We’re switching to a hybrid model. Should this be reflected in our employees’ contracts?

PC:  The CIPD’s guidance is not to run too quickly to change employment contracts. Many employers are describing their practices as informal flexible working – in other words, your contract may say that your place of work is the office, but you’re given more flexibility. For example, you work from home in the morning so you can take the children to school.

So there’s debate about whether you have to enshrine all of these in a formal way or if it is more about culture and informal flexibility. I think let’s see how it goes, we’ve got so much to learn as we move forward.

MF: Ideally any change to employment should be reflected in the contract in order to show that both parties agree, however most companies will likely update the company handbook in the form of a new policy. Care should be taken to avoid employees claiming that the office is a temporary place of work, for which they should be paid expenses – careful drafting is required in this regard.

What kind of policies can we use to address wellbeing concerns such as presenteeism and burnout?

ZB: Highlighting to staff what their working hours are and what is expected of them. If you know people are experiencing poor mental wellbeing at work, have an employee assistance programme or use occupational health. But use it in a timely manner – don’t send people there when they’re already on their knees, make sure you have good managers who can recognise the signs..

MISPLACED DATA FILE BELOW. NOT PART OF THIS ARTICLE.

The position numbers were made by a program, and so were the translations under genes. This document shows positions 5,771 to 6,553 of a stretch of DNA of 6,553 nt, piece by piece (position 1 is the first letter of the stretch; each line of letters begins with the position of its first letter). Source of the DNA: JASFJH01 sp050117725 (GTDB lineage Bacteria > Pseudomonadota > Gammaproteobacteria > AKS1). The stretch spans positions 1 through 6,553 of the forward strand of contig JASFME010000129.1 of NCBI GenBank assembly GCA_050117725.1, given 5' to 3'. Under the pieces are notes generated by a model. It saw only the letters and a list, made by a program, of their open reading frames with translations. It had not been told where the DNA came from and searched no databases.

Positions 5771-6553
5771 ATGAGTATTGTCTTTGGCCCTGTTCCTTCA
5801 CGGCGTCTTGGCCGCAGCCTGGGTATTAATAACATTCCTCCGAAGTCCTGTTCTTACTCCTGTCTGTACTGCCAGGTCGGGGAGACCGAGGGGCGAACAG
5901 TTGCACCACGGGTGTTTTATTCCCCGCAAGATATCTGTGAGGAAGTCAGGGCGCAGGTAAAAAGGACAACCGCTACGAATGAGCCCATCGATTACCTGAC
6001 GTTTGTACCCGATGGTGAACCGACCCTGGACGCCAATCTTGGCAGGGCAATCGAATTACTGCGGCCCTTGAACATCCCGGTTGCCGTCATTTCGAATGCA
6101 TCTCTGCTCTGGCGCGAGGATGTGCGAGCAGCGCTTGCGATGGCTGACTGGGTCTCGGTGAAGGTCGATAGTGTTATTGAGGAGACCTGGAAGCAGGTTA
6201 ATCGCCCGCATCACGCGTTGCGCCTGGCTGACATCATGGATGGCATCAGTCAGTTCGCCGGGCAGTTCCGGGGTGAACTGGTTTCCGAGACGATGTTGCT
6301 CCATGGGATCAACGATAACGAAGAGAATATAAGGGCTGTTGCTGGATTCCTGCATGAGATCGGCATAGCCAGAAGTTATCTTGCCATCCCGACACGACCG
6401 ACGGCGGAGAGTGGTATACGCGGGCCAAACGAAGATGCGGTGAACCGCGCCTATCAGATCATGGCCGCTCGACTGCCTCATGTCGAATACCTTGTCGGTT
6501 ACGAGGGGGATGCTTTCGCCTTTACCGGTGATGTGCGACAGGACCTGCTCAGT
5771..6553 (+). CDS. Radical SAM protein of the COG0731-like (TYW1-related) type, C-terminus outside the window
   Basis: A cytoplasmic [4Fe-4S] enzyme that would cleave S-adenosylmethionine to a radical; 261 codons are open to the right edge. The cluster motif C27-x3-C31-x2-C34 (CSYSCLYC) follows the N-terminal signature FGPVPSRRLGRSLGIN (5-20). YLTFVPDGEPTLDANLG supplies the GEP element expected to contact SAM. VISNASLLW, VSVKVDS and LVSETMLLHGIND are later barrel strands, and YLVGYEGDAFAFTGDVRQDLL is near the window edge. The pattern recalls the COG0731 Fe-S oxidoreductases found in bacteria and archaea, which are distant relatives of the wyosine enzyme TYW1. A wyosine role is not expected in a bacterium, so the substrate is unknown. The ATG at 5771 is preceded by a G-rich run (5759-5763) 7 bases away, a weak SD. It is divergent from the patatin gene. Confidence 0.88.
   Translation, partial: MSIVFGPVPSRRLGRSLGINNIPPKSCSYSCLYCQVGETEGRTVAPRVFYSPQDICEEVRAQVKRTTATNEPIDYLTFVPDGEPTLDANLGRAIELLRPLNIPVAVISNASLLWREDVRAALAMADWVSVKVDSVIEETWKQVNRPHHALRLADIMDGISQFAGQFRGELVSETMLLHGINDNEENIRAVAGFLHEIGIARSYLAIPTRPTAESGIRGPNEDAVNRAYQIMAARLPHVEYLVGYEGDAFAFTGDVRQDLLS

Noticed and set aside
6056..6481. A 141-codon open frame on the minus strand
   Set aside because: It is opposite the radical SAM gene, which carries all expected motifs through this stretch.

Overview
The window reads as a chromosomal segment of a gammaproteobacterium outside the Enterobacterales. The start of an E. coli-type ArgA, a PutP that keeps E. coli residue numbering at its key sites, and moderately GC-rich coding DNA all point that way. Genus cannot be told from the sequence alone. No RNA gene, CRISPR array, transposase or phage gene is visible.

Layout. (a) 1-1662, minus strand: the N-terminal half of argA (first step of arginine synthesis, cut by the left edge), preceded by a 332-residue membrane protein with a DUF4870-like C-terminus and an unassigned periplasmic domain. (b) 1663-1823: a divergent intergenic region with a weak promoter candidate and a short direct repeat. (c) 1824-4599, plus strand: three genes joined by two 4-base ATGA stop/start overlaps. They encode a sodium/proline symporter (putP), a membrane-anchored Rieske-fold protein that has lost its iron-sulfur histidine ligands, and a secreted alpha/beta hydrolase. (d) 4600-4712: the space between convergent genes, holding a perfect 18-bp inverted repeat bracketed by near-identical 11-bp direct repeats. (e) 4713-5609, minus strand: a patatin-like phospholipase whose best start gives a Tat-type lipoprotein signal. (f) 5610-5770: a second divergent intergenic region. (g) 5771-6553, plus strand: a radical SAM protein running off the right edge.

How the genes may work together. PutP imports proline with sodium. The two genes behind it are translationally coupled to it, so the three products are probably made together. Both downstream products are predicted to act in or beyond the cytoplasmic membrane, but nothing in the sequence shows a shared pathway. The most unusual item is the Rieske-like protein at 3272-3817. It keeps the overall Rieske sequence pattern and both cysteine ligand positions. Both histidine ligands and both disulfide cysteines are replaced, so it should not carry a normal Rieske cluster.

CM: I’d suggest that every line manager has a wellbeing conversation with their employees – just an open, confidential chat. The pandemic has seen a lot of people face isolation, loneliness, anxiety and many other mental health problems: people are not going to leave those at the door when they return to work. And make sure those conversations are ongoing, too. Organisations have a legal duty of care to manage and assess the risk of people returning to the workplace which includes their mental health and wellbeing.

Our staff have taken less holiday and so have accrued a lot. How do we make sure they can take it?

HA: Employees, while they may have some say, are not entitled to specify when they’re going to take holiday. It may be the employer has to tell them they need to take it by or on a specific date. Currently we still have the emergency legislation giving the ability to carry forward untaken leave into next year. It was allowed for the first two years, so we’ve had the first carry over into 2021. So that would be the fallback.